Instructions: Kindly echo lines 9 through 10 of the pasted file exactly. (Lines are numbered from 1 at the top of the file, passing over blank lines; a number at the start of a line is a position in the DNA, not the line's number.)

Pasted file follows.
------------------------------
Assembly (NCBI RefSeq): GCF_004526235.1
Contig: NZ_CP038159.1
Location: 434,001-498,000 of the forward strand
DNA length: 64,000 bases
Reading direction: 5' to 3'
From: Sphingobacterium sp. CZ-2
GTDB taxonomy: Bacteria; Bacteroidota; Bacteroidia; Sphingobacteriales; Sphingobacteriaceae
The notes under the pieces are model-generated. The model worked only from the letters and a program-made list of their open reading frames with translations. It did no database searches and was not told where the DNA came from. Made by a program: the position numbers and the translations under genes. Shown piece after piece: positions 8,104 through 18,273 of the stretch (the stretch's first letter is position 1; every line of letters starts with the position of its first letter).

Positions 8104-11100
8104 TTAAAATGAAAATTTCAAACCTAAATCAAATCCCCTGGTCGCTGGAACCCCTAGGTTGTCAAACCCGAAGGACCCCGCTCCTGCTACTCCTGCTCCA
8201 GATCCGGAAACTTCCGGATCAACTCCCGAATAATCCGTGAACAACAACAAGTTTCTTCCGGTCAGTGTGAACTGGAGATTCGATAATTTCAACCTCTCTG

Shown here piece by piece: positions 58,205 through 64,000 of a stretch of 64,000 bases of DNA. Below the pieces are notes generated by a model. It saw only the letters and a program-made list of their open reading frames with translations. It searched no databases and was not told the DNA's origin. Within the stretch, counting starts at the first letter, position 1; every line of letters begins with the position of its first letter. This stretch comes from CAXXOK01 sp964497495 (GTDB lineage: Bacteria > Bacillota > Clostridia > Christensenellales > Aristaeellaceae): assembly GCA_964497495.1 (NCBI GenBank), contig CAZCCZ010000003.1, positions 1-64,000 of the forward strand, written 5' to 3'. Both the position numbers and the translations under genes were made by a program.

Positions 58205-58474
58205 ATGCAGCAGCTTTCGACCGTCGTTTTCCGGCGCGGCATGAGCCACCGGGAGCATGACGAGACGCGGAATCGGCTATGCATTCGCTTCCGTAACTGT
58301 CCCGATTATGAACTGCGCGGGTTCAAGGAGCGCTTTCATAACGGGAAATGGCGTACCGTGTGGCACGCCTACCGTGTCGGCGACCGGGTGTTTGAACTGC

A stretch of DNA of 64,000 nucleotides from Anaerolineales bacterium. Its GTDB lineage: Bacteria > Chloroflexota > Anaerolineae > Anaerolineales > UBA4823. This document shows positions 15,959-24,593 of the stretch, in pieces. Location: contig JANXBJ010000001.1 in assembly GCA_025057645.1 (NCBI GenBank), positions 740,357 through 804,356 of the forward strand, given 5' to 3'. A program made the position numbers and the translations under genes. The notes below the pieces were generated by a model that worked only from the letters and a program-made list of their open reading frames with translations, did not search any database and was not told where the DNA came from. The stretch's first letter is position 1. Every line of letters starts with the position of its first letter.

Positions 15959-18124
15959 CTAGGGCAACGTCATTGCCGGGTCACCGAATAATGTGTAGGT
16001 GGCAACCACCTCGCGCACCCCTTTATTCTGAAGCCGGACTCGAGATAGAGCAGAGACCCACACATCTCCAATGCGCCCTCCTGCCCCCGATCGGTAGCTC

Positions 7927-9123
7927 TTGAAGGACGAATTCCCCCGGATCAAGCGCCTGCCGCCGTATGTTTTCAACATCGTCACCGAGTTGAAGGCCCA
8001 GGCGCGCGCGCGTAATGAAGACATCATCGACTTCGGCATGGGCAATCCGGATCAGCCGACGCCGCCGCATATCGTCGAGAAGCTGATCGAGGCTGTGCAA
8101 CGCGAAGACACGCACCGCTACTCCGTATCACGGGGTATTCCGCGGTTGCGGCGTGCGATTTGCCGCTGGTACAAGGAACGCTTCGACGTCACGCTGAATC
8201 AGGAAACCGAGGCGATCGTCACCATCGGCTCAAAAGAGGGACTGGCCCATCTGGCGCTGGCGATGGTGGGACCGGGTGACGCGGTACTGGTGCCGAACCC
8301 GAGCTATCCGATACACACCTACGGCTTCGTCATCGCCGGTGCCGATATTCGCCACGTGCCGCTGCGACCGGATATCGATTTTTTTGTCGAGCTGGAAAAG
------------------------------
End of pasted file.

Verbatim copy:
Positions 8104-11100
8104 TTAAAATGAAAATTTCAAACCTAAATCAAATCCCCTGGTCGCTGGAACCCCTAGGTTGTCAAACCCGAAGGACCCCGCTCCTGCTACTCCTGCTCCA